St. Lucy (December 13)
Today we honor another heroine of the early Church, St. Lucy, whose name means “Light”
(appropriate for this dark time of year!).
Those of you who had the privilege of attending Mass this morning
may’ve noticed that the priest’s vestments were red, indicating that she was a martyr.
Lucy was born of an honorable, wealthy family on the island of Sicily (just off the toe of Italy)
in the late 200’s.
She lost her father while still very young (_Butler’s Lives of the Saints_ says in her infancy),
and was raised a Christian by her mother, Eutychia,
who betrothed Lucy against her will to a young pagan nobleman.
Lucy, having made a secret vow of virginity, sought to avoid the marriage.
Earthly marriage, while a good and beautiful source of grace,
is only a sign of the heavenly reality:
the marriage of the Lamb, of Christ and the Church.
God had called Lucy to skip the sign,
to devote herself fully to the Reality to which it pointed.
Her Spouse was Christ.
It just so happened that Eutychia had suffered from a hemorrhage for four years,
that doctors had been unable to cure.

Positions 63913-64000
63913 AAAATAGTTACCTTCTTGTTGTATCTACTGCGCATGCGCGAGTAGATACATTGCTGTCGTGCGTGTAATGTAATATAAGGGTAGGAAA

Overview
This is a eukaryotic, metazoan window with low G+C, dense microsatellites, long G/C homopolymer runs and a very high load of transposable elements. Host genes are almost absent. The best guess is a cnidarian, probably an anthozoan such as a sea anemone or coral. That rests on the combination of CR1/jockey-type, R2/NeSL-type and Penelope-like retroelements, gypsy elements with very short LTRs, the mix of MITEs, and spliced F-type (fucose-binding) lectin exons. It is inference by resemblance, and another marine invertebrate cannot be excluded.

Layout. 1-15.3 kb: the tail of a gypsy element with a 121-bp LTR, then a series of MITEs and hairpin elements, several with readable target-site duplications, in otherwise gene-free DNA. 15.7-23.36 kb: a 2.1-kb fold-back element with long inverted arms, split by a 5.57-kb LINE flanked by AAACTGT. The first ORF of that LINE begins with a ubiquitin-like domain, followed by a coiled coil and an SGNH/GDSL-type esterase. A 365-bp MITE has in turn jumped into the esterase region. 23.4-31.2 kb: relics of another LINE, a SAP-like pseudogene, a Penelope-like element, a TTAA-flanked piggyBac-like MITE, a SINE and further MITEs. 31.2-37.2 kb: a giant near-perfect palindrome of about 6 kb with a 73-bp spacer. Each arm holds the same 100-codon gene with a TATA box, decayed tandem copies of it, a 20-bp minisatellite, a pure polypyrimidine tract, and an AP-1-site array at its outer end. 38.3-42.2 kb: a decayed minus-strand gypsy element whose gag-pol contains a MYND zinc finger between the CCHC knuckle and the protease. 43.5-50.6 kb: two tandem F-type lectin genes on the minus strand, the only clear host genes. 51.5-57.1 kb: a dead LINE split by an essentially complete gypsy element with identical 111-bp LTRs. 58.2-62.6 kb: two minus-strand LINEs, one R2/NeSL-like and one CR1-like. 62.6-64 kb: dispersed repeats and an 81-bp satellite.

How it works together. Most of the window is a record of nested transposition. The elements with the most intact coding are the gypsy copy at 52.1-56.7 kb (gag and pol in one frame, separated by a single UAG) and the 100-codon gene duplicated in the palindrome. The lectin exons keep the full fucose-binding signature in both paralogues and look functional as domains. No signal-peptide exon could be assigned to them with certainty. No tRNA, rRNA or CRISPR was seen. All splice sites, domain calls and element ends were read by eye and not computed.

Less than 50 miles away, healings were reported at the tomb of St. Agatha,
a virgin martyred 52 years earlier during the persecution under Emperor Decius.
Lucy persuaded her mother to go to Agatha’s tomb on pilgrimage and ask for a cure.
When this cure was granted, Lucy then told her of her vow of virginity.
In gratitude for her new-found health, Eutychia agreed to let Lucy devote herself to God.
Lucy’s first step was to sell her dowry and distribute the money to the poor.
This did not go unnoticed by her betrothed,
who took his revenge by denouncing her to the governor as a Christian.
The timing was bad.
Emperor Dioceletian had only recently reinstated persecution against Christians,
whom he saw as a threat to his own power.
First the court condemned Lucy to prostitution,
but the soldiers who came to arrest her were unable to move her,
despite heroic efforts.
An attempt to burn her to death then failed
and she was finally slain with a sword in the year 303 or 304,
joining her Bridegroom, Christ, at the wedding feast of Heaven.
She is mentioned in the First Eucharistic Prayer at Mass.
St. Lucy, devout, generous, steadfast and courageous,
please pray that God would protect our holiness as He protected yours,
that nothing may prevent us from joining you in Heaven.
“The body is not corrupted unless the heart and will give consent:
for if you made me sacrifice by my hands, by force, to the idols, against my will,
God shall take it only as a derision, for He judges only of the will and consenting.
And therefore, if you make my body to be defouled without my assent, and against my will,
my chastity shall increase double to the merit of the crown of glory.
What you do to the body, which is in your power,
bears no prejudice to the handmaid of Jesus Christ.”